Breast Implant Study Looks at Lifestyle
Women who have breast enlargements tend to drink more, have more sex partners and get pregnant younger, and are more likely to have abortions, use the pill and dye their hair--factors that researchers should consider when studying the health risks of breast implants, says a study in today’s Journal of the American Medical Assn.
Linda S. Cook of Seattle’s Fred Hutchinson Cancer Research Center said her study was conducted to prod implant researchers to weigh lifestyle factors when accessing the safety of implants. She said implants could be getting the blame for health problems caused by other risk factors.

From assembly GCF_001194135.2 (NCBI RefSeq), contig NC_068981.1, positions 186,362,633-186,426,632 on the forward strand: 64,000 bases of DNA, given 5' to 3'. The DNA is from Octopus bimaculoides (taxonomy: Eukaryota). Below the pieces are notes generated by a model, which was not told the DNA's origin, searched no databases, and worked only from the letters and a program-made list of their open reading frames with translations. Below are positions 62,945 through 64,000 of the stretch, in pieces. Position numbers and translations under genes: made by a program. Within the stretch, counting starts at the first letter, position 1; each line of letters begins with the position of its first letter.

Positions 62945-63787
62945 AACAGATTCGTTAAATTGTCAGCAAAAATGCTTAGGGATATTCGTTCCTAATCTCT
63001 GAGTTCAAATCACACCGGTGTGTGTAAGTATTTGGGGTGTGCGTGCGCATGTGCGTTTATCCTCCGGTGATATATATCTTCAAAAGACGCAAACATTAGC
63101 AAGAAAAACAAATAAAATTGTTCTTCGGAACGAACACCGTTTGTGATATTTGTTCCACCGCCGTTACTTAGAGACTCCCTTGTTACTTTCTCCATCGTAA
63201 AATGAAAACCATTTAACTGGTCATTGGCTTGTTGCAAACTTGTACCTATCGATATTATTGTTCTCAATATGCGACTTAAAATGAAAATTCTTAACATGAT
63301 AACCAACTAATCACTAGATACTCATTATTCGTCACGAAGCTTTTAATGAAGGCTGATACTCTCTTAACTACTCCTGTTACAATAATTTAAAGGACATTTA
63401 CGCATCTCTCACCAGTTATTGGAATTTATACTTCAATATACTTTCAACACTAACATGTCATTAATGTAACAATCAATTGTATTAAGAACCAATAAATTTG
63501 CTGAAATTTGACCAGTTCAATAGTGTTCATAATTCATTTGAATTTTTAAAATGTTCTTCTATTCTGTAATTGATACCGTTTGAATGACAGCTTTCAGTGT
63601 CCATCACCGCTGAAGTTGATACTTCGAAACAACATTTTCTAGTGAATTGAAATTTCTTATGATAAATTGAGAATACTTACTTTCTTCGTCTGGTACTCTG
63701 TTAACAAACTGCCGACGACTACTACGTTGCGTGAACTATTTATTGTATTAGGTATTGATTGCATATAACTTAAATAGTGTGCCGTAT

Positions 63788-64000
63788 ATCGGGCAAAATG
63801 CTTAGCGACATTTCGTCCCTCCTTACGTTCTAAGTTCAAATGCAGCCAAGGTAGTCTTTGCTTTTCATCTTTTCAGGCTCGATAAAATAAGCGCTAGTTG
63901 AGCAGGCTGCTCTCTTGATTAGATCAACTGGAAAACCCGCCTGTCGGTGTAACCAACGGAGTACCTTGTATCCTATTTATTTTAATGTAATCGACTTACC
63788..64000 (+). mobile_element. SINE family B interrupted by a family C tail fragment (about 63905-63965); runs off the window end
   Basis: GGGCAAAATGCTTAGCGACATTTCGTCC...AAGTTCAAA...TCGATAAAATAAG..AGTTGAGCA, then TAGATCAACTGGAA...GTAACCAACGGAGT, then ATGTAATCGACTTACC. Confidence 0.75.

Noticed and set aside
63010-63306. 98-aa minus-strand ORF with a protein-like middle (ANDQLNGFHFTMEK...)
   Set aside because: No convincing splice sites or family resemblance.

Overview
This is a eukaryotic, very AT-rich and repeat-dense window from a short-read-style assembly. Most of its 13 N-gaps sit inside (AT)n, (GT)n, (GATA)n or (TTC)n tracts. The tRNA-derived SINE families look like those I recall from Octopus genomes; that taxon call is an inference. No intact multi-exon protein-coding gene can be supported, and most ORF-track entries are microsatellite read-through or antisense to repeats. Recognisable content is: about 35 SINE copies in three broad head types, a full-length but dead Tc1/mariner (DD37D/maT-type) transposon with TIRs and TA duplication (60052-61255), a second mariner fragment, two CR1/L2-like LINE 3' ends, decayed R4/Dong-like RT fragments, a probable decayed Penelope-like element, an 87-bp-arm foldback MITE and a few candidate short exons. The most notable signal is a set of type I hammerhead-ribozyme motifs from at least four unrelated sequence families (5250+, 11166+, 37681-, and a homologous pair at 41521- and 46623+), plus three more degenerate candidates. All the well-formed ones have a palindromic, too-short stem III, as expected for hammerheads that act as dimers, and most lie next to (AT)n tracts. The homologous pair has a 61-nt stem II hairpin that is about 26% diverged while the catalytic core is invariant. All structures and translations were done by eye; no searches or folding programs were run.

“You have to look at these factors anew in every study that you do,” she said in a telephone interview.
For example, the study said, hair dye could increase the risk of connective tissue diseases while oral contraceptives may reduce the risk of rheumatoid arthritis. Failing to consider those factors could conceal the risk arising from breast implants, the study said.